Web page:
Spirit of Competition

We all engage in competition every day – whether it’s through sports, business, politics, the arts, etc. Competition affects us all and contributes to our individual character, local communities and overall culture.

That’s why we chose Spirit of Competition as a theme for our programs in 2012 and 2013. Like Food for Thought before it, this theme was designed to celebrate, examine and question the role something plays in our daily lives. However, this time, it was competition. Through the lens of athletics, politics and economics, we examined five core elements of competition: civilityrivalrypassioninnovation and failure.

Here’s what the theme included:

An interactive traveling exhibit. This experience included short films and interactives and engaged visitors across the state in thought-provoking conversations about the core elements of competition. Featuring Indiana stories about well-known and lesser-known competitors, this exhibit was designed in partnership with the Indiana Historical Society and visited locations such as the Indiana State Fair, the Indianapolis International Airport and small museums and libraries.  Take a look at some of the components, here.

Teacher toolkits. Designed by a curriculum advisor, these resources help educators encourage students to think, read and talk about elements of competition through lessons integrated with social studies, English, civics and physical education curriculum.

Blog posts. A central hub for conversations online, our blog integrated essays, short stories, videos and social media.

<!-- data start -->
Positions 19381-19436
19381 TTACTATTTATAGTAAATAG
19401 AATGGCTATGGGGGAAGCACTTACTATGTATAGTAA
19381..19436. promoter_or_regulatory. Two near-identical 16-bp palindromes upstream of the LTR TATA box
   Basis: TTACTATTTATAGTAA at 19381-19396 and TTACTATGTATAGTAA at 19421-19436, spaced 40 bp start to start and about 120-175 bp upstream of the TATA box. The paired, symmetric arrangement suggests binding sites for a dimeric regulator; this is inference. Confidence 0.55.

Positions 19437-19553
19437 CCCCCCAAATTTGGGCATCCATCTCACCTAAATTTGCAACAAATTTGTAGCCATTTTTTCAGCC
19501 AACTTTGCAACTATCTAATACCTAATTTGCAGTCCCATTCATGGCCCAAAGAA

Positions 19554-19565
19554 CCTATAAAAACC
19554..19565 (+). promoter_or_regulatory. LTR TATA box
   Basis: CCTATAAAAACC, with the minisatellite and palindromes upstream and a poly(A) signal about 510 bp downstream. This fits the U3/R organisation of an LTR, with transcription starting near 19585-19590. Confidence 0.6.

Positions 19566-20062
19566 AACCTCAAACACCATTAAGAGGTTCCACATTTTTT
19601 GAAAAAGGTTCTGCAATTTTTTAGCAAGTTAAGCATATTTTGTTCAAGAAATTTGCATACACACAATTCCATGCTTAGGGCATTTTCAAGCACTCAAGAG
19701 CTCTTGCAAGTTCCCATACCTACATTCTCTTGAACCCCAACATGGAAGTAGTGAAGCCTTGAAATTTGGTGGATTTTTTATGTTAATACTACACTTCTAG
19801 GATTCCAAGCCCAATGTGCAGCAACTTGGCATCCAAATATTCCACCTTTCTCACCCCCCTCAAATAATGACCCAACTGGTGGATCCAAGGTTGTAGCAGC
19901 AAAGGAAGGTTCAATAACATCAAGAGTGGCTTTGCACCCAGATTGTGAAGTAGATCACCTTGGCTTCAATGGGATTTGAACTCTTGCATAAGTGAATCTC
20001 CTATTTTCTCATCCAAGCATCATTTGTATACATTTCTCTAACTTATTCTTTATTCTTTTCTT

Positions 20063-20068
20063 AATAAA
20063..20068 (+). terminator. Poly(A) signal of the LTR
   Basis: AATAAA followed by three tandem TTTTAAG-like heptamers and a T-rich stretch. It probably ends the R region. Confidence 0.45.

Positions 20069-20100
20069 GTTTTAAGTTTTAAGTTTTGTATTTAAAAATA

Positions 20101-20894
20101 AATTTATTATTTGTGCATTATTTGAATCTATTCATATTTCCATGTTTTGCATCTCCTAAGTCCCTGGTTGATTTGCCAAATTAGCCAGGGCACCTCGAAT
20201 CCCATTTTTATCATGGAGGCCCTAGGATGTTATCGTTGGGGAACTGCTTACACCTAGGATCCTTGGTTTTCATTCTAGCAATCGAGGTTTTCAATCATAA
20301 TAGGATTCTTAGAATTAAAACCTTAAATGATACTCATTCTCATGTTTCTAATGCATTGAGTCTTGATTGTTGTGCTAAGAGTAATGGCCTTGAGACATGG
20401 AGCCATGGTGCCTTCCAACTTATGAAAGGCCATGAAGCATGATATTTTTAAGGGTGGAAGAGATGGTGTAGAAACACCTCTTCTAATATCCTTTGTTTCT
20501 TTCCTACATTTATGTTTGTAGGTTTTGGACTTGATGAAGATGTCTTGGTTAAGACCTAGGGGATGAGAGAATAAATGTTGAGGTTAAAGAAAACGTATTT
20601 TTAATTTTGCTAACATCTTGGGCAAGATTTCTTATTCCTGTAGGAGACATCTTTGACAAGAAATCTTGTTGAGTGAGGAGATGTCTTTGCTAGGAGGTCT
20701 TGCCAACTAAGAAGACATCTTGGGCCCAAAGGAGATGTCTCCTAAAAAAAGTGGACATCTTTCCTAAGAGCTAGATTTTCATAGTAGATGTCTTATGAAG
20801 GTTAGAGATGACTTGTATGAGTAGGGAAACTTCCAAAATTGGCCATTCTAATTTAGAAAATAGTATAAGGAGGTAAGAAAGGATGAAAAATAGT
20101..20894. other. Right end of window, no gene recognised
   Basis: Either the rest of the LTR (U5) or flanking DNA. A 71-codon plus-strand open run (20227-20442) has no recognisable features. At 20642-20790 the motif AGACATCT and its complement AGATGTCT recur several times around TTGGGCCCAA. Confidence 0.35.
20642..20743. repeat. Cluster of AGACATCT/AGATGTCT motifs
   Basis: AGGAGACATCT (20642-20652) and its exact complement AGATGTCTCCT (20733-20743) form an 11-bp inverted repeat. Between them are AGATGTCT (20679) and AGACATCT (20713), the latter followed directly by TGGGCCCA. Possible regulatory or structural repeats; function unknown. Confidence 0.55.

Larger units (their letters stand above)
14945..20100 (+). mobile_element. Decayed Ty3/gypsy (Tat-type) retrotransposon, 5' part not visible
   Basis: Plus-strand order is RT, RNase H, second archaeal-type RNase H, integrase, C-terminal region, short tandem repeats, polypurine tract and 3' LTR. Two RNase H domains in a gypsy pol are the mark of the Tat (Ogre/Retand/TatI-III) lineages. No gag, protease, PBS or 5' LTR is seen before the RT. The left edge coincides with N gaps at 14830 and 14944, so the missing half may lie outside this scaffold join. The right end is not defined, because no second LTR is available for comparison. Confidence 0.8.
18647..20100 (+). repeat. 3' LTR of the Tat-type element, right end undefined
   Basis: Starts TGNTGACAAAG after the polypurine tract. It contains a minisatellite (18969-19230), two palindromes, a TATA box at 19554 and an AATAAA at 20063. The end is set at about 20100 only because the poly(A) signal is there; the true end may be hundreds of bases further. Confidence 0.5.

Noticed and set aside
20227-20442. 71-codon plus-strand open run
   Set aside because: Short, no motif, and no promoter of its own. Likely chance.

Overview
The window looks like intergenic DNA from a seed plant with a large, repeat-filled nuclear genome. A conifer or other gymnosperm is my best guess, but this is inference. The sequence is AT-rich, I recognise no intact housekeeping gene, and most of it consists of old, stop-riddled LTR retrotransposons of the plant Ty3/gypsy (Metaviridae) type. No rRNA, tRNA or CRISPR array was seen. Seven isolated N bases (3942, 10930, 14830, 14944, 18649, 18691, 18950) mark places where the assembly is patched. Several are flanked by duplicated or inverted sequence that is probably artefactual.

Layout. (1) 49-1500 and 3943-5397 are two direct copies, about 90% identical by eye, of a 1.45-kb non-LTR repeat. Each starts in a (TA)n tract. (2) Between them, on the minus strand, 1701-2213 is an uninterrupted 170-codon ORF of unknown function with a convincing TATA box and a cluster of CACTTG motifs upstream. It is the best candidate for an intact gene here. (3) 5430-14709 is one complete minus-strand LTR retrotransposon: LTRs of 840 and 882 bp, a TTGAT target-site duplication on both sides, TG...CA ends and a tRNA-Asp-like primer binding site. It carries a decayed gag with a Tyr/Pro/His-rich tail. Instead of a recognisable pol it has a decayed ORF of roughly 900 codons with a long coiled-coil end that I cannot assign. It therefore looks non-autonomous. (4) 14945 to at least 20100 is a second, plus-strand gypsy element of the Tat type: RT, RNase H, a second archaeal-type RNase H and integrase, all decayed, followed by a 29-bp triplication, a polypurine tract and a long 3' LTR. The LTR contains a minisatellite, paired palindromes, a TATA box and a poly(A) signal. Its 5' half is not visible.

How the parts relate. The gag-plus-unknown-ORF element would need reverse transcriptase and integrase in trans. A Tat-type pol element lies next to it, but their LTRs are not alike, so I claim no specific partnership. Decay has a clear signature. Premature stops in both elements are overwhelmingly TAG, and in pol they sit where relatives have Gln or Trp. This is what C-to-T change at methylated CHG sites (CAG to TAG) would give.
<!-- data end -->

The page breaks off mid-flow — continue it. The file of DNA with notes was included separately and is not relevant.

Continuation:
Programs such as:

Before the Big Game: Lessons learned — so far.

This pre-Super Bowl breakfast panel featured:

  • PanelAllison Melangton, President and CEO, 2012 Indianapolis Super Bowl Host Committee
  • John Lechleiter, Ph.D., Chairman, President and CEO of Eli Lilly and Company; 2012 Indianapolis Super Bowl Host Committee Board Member
  • Carolene Mays, Commissioner of the Indiana Utility Regulatory Commission; 2012 Indianapolis Super Bowl Host Committee Division Chair of Administration.

The discussion, moderated by journalist, writer and speaker Anne Ryder, centered around lessons learned during the planning process and opportunities for Indianapolis after the crowds disperse. See pictures.

 

Super Kids, Super Welcome.
This humanities-inspired project with the 2012 Indianapolis Super Bowl Host Committee encouraged Hoosier kids to create a “welcome card” for 18,000 hotel rooms in Central Indiana. We exceeded our goal, and collected more than double that amount. National journalists and visitors have been complimenting the effort, as in this New York Times blog post.

Our Food, Our Farmers essay contest.
Students in grades 4-12 participated in the 2nd Annual Ag Essay Contest titled “Our Food, Our Farmers: Feeding the World.” This year’s contest explored Indiana’s role as a global agricultural leader. Sponsored by Indiana’s Family of Farmers and Indiana Humanities, the essay contest encouraged students to recognize and share all the ways Indiana agriculture plays a positive role in their own lives – as well as in the lives of those around them. Learn about the 2013 Ag Essay Contest.

INconversation with Will Allen
The perfect transition from Food for Thought to Spirit of Competition, this event featured Will Allen, a former Miami Hurricane basketball star who has become an influential and inspiring urban farmer. The son of sharecroppers and the first African-American to play college basketball for the University of Miami, Will is widely considered the leading authority in the expanding field of urban agriculture. On Jan. 13, he received the NCAA’s top honor to his long list of accolades: the prestigious Theodore Roosevelt Award. Learn more.

Indiana Humanities connects people, opens minds and enriches lives by creating and facilitating programs that encourage Hoosiers to think, read and talk.